- The San Francisco Municipal Transit Authority passed a resolution last week to convert its bus fleet to 100% electric by 2035.
- Tests will begin within 30 days to potentially replace hybrid buses on certain routes this year. If the tests are successful, the city says it can replace the batteries on 256 hybrids to transition them to full electric. After 2025, the authority will only purchase electric buses.
- While some environmental advocates complained that 2035 was too slow of a time frame, the city says it wants to make sure the technology works and that charging infrastructure was in place. "We would rather underpromise than underdeliver," Ed Reiskin, the SFMTA’s director of transportation, said to the San Francisco Examiner.
San Francisco Mayor Mark Farrell announced last month a goal to zero out the city’s net emissions by 2050, both by cutting sources of emissions and planting trees that can absorb carbon dioxide. According to the city, transportation makes up 46% of those emissions and is a prime target for the initiative, although public transit on the MUNI system is a tiny fraction of the transportation footprint.
Cities across the country are working to turn their bus fleets over to electric power rather than diesel hybrids; Washington, DC, St. Louis and Chicago have all purchased electric buses. Out of $264 million in grants given out last month by the Federal Transit Administration, nearly a dozen cities were awarded money to transition to electric systems. But the technology is still short of full implementation: cities have to build charging infrastructure, figure out how to keep vehicles charged on the road and ensure the buses can handle the long lifetimes needed for public vehicles.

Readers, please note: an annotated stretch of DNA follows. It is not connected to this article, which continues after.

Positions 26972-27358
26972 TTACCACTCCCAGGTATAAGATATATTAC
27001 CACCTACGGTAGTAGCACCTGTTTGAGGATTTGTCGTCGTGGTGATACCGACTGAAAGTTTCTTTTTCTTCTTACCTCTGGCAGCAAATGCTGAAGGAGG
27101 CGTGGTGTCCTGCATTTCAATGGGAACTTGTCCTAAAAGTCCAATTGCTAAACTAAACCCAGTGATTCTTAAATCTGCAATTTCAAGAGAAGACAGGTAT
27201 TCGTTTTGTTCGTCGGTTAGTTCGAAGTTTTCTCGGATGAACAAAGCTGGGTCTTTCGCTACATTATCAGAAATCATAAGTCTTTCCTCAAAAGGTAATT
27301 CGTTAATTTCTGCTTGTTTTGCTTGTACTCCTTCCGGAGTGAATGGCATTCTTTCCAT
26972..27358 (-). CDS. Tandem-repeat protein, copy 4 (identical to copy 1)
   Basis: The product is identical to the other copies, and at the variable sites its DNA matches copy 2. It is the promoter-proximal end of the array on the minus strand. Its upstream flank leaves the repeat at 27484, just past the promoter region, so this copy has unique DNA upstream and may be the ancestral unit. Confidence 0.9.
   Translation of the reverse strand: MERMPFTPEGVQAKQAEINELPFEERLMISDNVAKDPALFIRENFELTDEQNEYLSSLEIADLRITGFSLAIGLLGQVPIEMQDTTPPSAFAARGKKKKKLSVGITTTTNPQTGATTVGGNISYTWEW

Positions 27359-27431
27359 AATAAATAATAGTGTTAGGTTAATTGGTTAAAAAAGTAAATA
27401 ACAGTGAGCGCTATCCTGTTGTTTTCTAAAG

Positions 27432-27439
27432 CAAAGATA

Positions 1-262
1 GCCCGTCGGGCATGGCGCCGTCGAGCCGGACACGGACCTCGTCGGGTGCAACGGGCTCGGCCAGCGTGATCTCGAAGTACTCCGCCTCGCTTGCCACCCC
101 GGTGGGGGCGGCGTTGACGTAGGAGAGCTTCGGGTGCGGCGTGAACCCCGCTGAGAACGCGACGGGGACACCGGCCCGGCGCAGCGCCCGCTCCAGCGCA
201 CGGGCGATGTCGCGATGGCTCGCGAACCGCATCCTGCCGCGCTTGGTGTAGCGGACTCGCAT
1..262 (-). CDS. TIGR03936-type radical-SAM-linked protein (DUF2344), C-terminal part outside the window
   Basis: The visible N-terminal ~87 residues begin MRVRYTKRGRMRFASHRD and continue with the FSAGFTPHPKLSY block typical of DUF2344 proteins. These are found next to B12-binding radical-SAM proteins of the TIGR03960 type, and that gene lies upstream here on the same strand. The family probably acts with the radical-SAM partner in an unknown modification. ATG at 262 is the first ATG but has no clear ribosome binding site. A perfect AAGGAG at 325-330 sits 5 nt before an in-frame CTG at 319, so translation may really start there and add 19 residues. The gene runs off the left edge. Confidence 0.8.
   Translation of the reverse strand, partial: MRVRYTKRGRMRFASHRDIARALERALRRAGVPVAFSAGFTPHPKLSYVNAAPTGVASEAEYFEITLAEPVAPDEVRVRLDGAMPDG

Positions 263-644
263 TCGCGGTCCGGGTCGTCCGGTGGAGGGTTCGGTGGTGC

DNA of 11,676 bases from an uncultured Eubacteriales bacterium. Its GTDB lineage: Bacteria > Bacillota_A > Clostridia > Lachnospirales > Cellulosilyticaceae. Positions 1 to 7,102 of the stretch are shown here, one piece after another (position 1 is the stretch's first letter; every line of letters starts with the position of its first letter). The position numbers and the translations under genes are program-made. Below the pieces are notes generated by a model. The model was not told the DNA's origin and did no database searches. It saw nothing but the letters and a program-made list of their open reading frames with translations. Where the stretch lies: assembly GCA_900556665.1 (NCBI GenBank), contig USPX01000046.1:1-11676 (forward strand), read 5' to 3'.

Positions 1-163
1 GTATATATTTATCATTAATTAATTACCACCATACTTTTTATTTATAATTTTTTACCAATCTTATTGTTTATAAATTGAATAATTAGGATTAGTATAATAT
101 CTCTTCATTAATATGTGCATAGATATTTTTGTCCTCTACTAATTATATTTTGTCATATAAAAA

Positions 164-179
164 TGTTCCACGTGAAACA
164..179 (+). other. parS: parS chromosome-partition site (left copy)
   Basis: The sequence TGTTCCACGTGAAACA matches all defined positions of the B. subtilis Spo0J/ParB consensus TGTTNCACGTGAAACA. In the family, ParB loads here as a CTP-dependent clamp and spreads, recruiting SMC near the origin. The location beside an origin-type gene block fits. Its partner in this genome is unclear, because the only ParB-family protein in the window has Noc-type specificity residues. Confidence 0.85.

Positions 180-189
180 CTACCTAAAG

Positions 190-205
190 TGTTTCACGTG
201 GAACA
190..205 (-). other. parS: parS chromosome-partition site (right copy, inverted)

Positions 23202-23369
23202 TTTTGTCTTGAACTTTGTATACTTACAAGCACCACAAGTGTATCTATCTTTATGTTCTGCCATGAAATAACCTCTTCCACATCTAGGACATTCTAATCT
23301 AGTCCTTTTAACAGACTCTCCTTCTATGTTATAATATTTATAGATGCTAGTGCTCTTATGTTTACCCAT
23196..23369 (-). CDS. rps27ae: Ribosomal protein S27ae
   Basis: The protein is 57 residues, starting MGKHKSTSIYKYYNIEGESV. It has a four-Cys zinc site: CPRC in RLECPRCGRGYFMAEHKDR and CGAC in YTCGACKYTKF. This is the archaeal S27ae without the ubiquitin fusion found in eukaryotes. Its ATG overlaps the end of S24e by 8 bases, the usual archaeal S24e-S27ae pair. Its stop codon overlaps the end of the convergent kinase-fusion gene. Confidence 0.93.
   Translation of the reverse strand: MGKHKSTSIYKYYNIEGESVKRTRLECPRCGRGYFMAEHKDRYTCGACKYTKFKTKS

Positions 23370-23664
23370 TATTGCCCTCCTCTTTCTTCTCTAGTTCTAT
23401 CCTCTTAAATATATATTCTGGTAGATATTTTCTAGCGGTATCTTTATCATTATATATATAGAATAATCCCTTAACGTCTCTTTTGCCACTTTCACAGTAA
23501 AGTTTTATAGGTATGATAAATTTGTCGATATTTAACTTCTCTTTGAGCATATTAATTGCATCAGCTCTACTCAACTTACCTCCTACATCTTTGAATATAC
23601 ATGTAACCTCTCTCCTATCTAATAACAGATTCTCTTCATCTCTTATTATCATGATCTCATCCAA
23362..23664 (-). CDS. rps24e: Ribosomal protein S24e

That’s in part why San Francisco’s goal goes out 17 years — Reiskin said the transit authority has to make sure the buses can accommodate a full passenger load over more than a decade of use while dealing with San Francisco’s hilly topography. SFMTA’s trial runs will use new electric hybrid buses that will run on electric power only through designated parts of the city, with the potential to transition to battery technology earlier than planned. Converting existing facilities to charge a fleet of hundreds of buses could take even longer.